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Part II

Eastern Europe causes a leap in quality in the USEC: from revisionism to reformism.

Nowadays, the ex-USEC still calls itself the ‘Fourth International’, but it has ceased to be Trotskyist. It has abandoned the revolutionary program of seizing of power, of the struggle for the dictatorship of the proletariat. The course from revisionism to reformism was completed after the processes of the East, which they characterized as a profound defeat of mass movement, which began a “crisis” in the “socialist project.”

In this way, the ex-USEC took a “leap” from a “revisionist” organization to reformism: apart from explicitly eliminating the strategy of proletarian dictatorship from its program, everything is oriented by bourgeois democracy, or by the “radicalization of democracy”. They even abandoned the conception of centrality of the working class in the revolutionary process. With the loss of reference due to the East, they came to act as Social Democrats or Stalinist reformist parties.

The Experience of Brazil

In this sense, what happened in Brazil illustrates this process. The USEC was present in the formation of the PT in the 1980s through DS (Socialist Democracy). Regarding Lula’s leadership, they characterized it as classist or even revolutionary and followed in its footsteps as a left wing, in fact, an opposition. It was not entryism for them; it was a participation in a strategic party. Already in the 90s, DS was growingly integrated to the PT apparatus. The more it elected parliamentarians and mayors, the more they integrated and their cadres became part of the party apparatus and the bourgeois state.

They came to see as tactical the participation in bourgeois governments, such as Lula’s government in Brazil. When Lula took over the federal government in 2003, DS, which was then Brazilian section of the USEC, appointed ministers such as Miguel Rossetti and a number of cadres for government functions.

From Porto Alegre’s city hall, they were the local conductors of PT’s ‘social policies’, which were similar to those that the Social Democracy had applied before.

The result was that DS eventually moved away from the USEC and only a small number of cadres formed a new group that remained in the USEC, they went to PSOL and then went through new splits. Once again considering the PSOL as a strategic party.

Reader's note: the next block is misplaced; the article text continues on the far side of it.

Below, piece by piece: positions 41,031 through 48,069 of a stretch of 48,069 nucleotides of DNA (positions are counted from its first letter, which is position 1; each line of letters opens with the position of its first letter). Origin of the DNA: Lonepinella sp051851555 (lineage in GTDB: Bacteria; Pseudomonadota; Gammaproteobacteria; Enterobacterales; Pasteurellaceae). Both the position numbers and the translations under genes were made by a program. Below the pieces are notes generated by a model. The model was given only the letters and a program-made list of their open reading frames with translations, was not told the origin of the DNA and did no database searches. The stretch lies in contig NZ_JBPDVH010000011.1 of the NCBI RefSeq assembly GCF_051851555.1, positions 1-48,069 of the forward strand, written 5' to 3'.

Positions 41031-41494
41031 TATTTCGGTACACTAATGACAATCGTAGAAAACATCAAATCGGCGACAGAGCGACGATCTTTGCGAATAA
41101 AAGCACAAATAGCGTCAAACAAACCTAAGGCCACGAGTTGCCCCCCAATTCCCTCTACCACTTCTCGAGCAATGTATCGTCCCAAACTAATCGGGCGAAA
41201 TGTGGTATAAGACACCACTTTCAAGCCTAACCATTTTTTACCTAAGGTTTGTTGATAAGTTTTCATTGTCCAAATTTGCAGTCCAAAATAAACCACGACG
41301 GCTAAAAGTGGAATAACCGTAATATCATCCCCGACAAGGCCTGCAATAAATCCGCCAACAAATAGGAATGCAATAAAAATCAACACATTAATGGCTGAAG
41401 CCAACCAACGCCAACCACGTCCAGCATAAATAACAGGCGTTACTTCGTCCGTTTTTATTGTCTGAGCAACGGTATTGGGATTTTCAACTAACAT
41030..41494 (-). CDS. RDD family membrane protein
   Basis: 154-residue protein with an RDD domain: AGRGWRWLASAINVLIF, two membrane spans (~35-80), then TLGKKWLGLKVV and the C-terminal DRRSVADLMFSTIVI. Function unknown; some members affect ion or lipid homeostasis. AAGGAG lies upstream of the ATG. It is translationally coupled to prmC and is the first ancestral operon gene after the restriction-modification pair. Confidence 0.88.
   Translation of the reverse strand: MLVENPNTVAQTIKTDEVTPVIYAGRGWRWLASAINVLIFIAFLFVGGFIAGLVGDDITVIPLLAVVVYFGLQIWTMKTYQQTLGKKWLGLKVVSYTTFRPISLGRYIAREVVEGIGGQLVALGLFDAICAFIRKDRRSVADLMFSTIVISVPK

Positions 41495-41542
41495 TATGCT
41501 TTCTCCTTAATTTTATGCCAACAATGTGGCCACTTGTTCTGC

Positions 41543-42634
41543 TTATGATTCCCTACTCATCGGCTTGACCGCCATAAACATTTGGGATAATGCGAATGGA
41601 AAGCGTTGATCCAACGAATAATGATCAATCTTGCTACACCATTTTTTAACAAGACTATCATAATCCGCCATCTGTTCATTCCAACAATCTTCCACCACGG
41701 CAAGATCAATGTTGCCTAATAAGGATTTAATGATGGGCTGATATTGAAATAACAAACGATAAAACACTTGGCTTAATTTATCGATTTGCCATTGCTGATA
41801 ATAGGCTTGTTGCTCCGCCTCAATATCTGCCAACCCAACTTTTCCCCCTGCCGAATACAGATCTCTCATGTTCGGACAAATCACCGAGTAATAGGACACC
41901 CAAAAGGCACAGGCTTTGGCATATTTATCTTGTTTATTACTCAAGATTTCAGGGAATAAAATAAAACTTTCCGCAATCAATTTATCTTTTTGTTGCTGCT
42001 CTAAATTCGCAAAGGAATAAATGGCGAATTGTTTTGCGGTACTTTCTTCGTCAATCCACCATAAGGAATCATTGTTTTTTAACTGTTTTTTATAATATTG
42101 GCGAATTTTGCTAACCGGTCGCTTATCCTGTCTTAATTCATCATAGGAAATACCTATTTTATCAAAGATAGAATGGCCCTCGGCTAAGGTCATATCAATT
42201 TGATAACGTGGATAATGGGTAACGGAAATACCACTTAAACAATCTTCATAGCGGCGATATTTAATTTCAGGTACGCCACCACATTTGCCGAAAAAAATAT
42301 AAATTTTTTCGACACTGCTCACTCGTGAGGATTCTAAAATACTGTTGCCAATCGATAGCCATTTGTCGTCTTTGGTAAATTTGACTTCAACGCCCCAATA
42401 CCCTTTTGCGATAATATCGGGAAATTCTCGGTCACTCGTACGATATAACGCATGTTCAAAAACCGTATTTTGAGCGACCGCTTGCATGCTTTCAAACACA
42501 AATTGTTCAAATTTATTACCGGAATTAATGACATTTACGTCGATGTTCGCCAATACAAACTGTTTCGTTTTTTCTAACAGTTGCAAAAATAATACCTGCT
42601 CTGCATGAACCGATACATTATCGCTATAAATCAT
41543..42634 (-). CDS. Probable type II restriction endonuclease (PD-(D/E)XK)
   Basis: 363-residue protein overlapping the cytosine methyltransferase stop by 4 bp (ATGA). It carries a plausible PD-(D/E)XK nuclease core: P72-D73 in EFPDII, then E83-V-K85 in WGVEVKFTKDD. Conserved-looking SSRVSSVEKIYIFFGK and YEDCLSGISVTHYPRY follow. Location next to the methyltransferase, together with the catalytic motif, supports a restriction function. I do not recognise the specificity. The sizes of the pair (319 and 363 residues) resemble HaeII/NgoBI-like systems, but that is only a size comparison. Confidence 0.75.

A “Change of Epoch”

The Eastern processes meant, for the vast majority of the left, the beginning or deepening of theoretical, programmatic, and political bankruptcy. Influenced by Stalinism and its variants – for which, as an apparatus, evidently the end of the USSR meant a historical defeat – in different measures and with different tones, almost all the left wept the “end of real socialism”, the epilogue of the “socialist block”, etc. In this way, they were even more exposed to the effects of imperialism’s brutal ideological campaign on the “death of socialism” and the “invincibility” of capitalism and bourgeois democracy. The case of the ex-USEC was not only different, but it was the theoretical vanguard of this process.

For the ex-USEC, the fall of the Berlin Wall generated nothing less than a “change of epoch”. Daniel Bensaïd, the main theoretician of this current after Mandel, said so in written report was presented to the Fourteenth Congress of the SU in July 1995. In this text, Bensaïd defined the character of the changes brought about by the end of the USSR as a “big world transformation “, specifically as a” change of epoch.” It stands out that it does not speak of “period” or “stage” but of “historical epoch”. Concretely, for the ex-USEC, the epoch defined by Lenin as of “wars, crises and revolutions” that began with World War I and the Russian October – which Marxism understands as a revolutionary epoch, the imperialist epoch – was finished. It had given way to a different one: “We are not in the political period of 1968, we have not left the long depressive wave and we are at the end of an epoch, opened by World War I and the Russian Revolution” (Bensaid’s report in the 1995 congress).